Referring to FIG. 5B, in some examples, the plating process causes a thin ceramic layer 162 having porous and spiky structures to form on the metal structural section 164. In some examples, the thin ceramic layer 162 includes a first sub-layer 166 and a second sub-layer 168. The first sub-layer 166 is a solid ceramic thin layer that is impermeable to air molecules, and can have a thickness less than 10 microns. In some cases, the first sub-layer 166 is less than 5 microns. The second sub-layer 168 is a sponge-like porous layer that is partially permeable to air molecules, and has a thickness less than 100 microns. In some examples, the second sub-layer 168 is less than 25 microns. The second sub-layer 168 has porous structures with voids having diameters of a few microns. The shape of the voids can be irregular. The walls of the porous structures can range from submicron to microns.

Each of the sub-layers 166 and 168 can be made of a ceramic material or a ceramic composite. For example, the sub-layers 166 and 168 can be made of ceramic composites that include carbon, silicon oxide, aluminum oxide, boron oxide, titanium nitride, and hafnium nitride.

FIG. 5C shows an enlargement of a surface 169 of the second sub-layer 162. The surface 169 has spiky structures 167 that have heights less than 250 nanometers and diameters less than 1 micron (ranging from a few nanometers to several hundred nanometers).

FIG. 5D is a cross sectional photograph of the metal layer 164 and the ceramic thin layer 162. In this example, the thickness of the thin layer 162 is about 78 microns. The first sub-layer 166 can be seen at the interface between the lower, darker portion and the upper, brighter portion of the photograph. The spiky structures 167 are too small to be seen in the photograph.

The heat exchange structure 160 is a good electric insulator (due to the thin layer of ceramic at the surface), as well as a good thermal conductor. Because of the good electric insulation property, the heat exchange structure 160 can be used as a printed circuit board. For example, a resin coated copper foil can be adhered to the surface of the heat exchange structure 160 and etched to form signal lines and bonding pads. Electronic circuits and semiconductor devices can be soldered to the bonding pads. Portions of the heat exchange structure 160 that are not covered by the copper signal lines are exposed to ambient air and provide better heat dissipation (as compared to a circuit board made of a dielectric material).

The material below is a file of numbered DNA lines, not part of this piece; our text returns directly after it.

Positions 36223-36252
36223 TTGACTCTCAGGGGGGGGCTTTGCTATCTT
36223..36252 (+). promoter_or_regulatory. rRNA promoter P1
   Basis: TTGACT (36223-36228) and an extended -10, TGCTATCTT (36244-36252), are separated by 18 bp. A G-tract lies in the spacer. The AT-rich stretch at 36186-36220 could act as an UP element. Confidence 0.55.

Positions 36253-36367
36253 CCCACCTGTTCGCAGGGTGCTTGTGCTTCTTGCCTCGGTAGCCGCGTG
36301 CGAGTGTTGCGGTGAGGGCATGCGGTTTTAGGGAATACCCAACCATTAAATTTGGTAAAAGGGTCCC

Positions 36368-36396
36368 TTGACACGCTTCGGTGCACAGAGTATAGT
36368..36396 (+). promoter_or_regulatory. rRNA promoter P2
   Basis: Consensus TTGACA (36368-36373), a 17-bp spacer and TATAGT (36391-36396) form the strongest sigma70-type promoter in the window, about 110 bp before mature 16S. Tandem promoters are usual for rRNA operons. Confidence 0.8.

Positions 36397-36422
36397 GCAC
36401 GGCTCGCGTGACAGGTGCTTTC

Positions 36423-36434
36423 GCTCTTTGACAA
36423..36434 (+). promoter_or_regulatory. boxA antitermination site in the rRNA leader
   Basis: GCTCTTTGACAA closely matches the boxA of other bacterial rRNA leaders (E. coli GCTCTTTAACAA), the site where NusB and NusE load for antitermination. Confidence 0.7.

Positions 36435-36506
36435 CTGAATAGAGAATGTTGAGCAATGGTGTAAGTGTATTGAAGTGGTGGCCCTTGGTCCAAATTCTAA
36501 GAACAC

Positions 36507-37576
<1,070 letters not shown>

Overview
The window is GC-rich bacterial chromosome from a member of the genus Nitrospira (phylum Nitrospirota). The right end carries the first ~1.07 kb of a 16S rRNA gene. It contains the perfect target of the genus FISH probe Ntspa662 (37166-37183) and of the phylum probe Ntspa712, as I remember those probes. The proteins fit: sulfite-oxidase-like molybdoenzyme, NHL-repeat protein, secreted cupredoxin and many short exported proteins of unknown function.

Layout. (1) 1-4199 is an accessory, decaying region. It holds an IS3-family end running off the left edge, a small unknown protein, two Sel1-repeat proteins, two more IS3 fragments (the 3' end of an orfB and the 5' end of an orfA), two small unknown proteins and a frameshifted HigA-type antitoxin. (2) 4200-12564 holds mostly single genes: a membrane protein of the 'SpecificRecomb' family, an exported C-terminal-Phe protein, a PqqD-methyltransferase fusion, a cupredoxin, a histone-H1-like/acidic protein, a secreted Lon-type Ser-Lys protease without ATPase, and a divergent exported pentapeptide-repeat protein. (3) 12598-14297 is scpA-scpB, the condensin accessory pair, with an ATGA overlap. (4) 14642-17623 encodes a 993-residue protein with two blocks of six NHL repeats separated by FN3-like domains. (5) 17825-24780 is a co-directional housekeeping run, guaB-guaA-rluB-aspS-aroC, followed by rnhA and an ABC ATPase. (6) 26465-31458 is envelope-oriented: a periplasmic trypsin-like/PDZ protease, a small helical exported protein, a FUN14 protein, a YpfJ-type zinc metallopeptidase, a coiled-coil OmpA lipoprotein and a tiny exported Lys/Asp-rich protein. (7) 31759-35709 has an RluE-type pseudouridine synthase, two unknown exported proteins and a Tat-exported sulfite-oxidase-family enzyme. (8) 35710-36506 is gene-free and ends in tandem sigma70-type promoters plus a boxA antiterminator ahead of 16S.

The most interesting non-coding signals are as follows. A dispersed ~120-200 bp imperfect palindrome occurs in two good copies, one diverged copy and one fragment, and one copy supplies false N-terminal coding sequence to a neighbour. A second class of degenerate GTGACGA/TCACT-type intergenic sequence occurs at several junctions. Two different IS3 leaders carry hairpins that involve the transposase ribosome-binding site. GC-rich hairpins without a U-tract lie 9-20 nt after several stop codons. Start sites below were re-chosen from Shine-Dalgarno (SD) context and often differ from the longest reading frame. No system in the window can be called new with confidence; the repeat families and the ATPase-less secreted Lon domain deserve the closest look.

The thin ceramic layer 162 can increase the effective surface heat exchange area and change the way that air molecules interact with the surface of the solid structure. The ceramic layer can have spiky micro- and/or nano-structures, and/or porous micro- and/or nano-structures. The porous structures allow air to permeate the thin layer. The spiky and/or porous structures can enhance the micro surface area, and modify the solid surface potential of trapping and de-trapping (absorption and de-absorption) of air molecules for better heat transfer between the heat exchange solid surface and ambient air.

Instead of coating the metal structural section 164 with a thin layer of ceramic material, the metal structural section 164 can also be coated with a ceramic composite material, which includes two or more ceramic materials, also using the micro-arc-oxidation plating process, using a modified electrolyte having suspended nano-ceramic materials in the electrolyte.

Without being bound by its accuracy, below is a theory of why modifying the surface potential of the solid-air heat exchange surface may enhance heat transfer from the solid surface to air molecules.

Thermal energy in a solid is manifested as vibration of molecules in the solid, and thermal energy in a gas is manifested as kinetic energy of the gas molecules. When gas molecules come into contact with the molecules at the surface of the solid, energy may be transferred from the solid molecules to the gas molecules, so that the solid molecules have reduced vibrations, and the gas molecules have increased kinetic energy. The transfer of thermal energy from molecules of the solid to the gas molecules can be enhanced by increasing the interaction between solid and gas molecules.